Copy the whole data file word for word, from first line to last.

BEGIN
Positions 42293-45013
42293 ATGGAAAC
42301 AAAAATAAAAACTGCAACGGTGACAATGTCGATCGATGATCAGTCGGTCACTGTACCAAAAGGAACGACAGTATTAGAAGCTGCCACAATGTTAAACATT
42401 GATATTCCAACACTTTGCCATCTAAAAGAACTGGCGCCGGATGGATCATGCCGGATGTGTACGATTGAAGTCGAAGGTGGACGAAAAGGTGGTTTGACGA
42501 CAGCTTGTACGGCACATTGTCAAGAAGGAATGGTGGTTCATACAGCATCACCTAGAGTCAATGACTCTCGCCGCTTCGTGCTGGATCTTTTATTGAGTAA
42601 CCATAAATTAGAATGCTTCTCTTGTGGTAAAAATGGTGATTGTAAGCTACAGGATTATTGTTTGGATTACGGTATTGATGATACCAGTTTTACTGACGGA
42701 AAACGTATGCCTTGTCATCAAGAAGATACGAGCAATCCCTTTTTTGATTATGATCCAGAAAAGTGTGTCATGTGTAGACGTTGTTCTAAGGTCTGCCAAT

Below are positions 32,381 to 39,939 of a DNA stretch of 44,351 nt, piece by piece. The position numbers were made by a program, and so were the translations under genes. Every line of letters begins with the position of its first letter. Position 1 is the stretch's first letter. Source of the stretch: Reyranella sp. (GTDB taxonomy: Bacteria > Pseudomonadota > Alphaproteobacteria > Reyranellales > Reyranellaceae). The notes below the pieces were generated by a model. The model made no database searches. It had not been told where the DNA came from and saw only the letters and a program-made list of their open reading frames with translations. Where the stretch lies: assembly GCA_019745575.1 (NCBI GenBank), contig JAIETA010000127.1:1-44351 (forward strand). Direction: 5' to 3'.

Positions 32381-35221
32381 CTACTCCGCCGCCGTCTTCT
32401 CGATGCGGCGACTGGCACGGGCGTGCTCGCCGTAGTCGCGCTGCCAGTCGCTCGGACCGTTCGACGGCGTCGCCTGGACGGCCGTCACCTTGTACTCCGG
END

Positions 42293-45013
42293 ATGGAAAC
42301 AAAAATAAAAACTGCAACGGTGACAATGTCGATCGATGATCAGTCGGTCACTGTACCAAAAGGAACGACAGTATTAGAAGCTGCCACAATGTTAAACATT
42401 GATATTCCAACACTTTGCCATCTAAAAGAACTGGCGCCGGATGGATCATGCCGGATGTGTACGATTGAAGTCGAAGGTGGACGAAAAGGTGGTTTGACGA
42501 CAGCTTGTACGGCACATTGTCAAGAAGGAATGGTGGTTCATACAGCATCACCTAGAGTCAATGACTCTCGCCGCTTCGTGCTGGATCTTTTATTGAGTAA
42601 CCATAAATTAGAATGCTTCTCTTGTGGTAAAAATGGTGATTGTAAGCTACAGGATTATTGTTTGGATTACGGTATTGATGATACCAGTTTTACTGACGGA
42701 AAACGTATGCCTTGTCATCAAGAAGATACGAGCAATCCCTTTTTTGATTATGATCCAGAAAAGTGTGTCATGTGTAGACGTTGTTCTAAGGTCTGCCAAT

Below are positions 32,381 to 39,939 of a DNA stretch of 44,351 nt, piece by piece. The position numbers were made by a program, and so were the translations under genes. Every line of letters begins with the position of its first letter. Position 1 is the stretch's first letter. Source of the stretch: Reyranella sp. (GTDB taxonomy: Bacteria > Pseudomonadota > Alphaproteobacteria > Reyranellales > Reyranellaceae). The notes below the pieces were generated by a model. The model made no database searches. It had not been told where the DNA came from and saw only the letters and a program-made list of their open reading frames with translations. Where the stretch lies: assembly GCA_019745575.1 (NCBI GenBank), contig JAIETA010000127.1:1-44351 (forward strand). Direction: 5' to 3'.

Positions 32381-35221
32381 CTACTCCGCCGCCGTCTTCT
32401 CGATGCGGCGACTGGCACGGGCGTGCTCGCCGTAGTCGCGCTGCCAGTCGCTCGGACCGTTCGACGGCGTCGCCTGGACGGCCGTCACCTTGTACTCCGG